Quiz about De Jure National Sports
Quiz about De Jure National Sports

"De Jure" National Sports Trivia Quiz

Some sports, such as baseball in the United States, are traditionally considered to be a country's national sport. Other countries, however, actually pass legislation, "de jure", to establish a national sport by law. Let's have a look at some of them!

A matching quiz by ponycargirl. Estimated time: 4 mins.
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4 mins
Match Quiz
Quiz #
Dec 03 21
# Qns
Avg Score
7 / 10
Last 3 plays: Guest 90 (10/10), Guest 173 (0/10), Reamar42 (4/10).
Mobile instructions: Press on an answer on the right. Then, press on the gray box it matches on the left.
(a) Drag-and-drop from the right to the left, or (b) click on a right side answer box and then on a left side box to move it.
1. Pato   
2. Volleyball   
3. Sloop Sailing   
4. Arnis   
5. Rodeo   
6. Capoeira  
7. Varzesh-e bāstāni   
Sri Lanka
8. Lacrosse  
9. Kabaddi   
10. Tejo   

Quiz Answer Key and Fun Facts
1. Pato

Answer: Argentina

A combination of polo and baseball, pato is played from horseback. Meaning "duck", in the beginning the game used a live duck in a basket instead of a ball! Dating back to 1610, originally the playing field could cover several ranches; the first gauchos to get the duck in the basket back to their ranch were declared the winners! It was a free-for-all, with violence between the teams being common.

In the 1930's the modern rules were written, and in 1953 pato was named the national sport of Argentina.
2. Volleyball

Answer: Sri Lanka

Interestingly, while volleyball was recognized as the national sport of Sri Lanka in 1991, cricket is said to be far more popular. Volleyball was introduced to Sri Lanka in 1916 by R. W. Camack, who was the Director of Physical Education at the YMCA in Colombo. The Sri Lanka Volleyball Federation, with 62 affiliate organizations, is the main governing body of the sport.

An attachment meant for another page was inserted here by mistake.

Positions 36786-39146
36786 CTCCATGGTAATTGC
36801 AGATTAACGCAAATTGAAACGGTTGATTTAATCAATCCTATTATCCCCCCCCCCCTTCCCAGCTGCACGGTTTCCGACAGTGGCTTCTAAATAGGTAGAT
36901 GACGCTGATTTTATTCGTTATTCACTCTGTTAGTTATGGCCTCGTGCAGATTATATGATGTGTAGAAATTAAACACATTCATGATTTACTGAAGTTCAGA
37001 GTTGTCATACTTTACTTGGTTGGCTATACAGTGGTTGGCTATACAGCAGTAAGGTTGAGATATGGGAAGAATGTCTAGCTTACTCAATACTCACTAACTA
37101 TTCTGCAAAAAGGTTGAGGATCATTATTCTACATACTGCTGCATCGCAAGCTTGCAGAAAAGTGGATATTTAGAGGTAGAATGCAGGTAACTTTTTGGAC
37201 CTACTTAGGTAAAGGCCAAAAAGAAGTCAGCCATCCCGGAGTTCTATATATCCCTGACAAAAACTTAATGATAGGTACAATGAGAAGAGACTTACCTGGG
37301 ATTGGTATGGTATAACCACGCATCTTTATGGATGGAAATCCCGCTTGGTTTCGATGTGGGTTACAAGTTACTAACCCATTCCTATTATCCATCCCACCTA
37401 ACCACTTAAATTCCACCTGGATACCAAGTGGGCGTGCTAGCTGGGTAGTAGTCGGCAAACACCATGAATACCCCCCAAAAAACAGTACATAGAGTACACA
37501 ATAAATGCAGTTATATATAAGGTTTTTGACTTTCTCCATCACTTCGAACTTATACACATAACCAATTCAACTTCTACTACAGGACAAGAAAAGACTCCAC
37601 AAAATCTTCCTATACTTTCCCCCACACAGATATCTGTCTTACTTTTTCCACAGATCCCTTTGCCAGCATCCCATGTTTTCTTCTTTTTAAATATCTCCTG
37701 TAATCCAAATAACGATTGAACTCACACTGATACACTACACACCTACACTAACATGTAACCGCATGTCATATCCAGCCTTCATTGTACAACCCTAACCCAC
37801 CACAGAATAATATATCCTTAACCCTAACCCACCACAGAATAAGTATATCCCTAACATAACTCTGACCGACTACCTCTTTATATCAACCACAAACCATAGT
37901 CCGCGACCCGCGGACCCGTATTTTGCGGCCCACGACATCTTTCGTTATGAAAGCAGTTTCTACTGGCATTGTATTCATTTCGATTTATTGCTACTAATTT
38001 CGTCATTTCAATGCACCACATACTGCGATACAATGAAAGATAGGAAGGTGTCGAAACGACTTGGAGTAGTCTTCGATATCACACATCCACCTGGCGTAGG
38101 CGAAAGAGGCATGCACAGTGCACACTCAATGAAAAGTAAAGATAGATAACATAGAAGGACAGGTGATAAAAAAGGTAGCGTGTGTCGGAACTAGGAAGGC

3. Sloop Sailing

Answer: Bahamas

A sloop is a sailing boat that has only one main mast; the Bermuda rig is the most common type used in modern sailboats. Developed as early as the 17th century, the Bermuda rig works well in the type of wind and water found in the Bahamas. Over time, sloops have become important to naval operations; they were used as communication vessels and for reconnaissance.

In 1993, sloop sailing became the national sport of the Bahamas.
4. Arnis

Answer: Philippines

Arnis is a type of martial art that uses weapon-based fighting with knives, sticks, and other implements. Although it was not called by its current name at the time, when the Spanish arrived in the Philippines in the 1600s, they saw an early type of the sport. Meaning "armor" in Spanish, it was the sport of the common class of people.

In fact, some theorize that this skill is what brought an end to the life of Ferdinand Magellan, who was killed in the Philippines during his voyage of circumnavigation. Arnis became the national sport of the Philippines in 2009.
5. Rodeo

Answer: Chile

Differing from rodeo in North America, Chilean rodeo is a team sport. Two riders in traditional gaucho clothing riding Chilean horses attempt to pin a calf in a corral called a "medialuna" against a cushion, gaining points for the proper herding of the animal. Originating in the 16th century, the sport was originally associated with a cattle roundup and subsequent branding.

A law regulating the roundup was passed in 1927, and put the event under the management of the Chilean army; in 1962 Chilean rodeo became the country's national sport.
6. Capoeira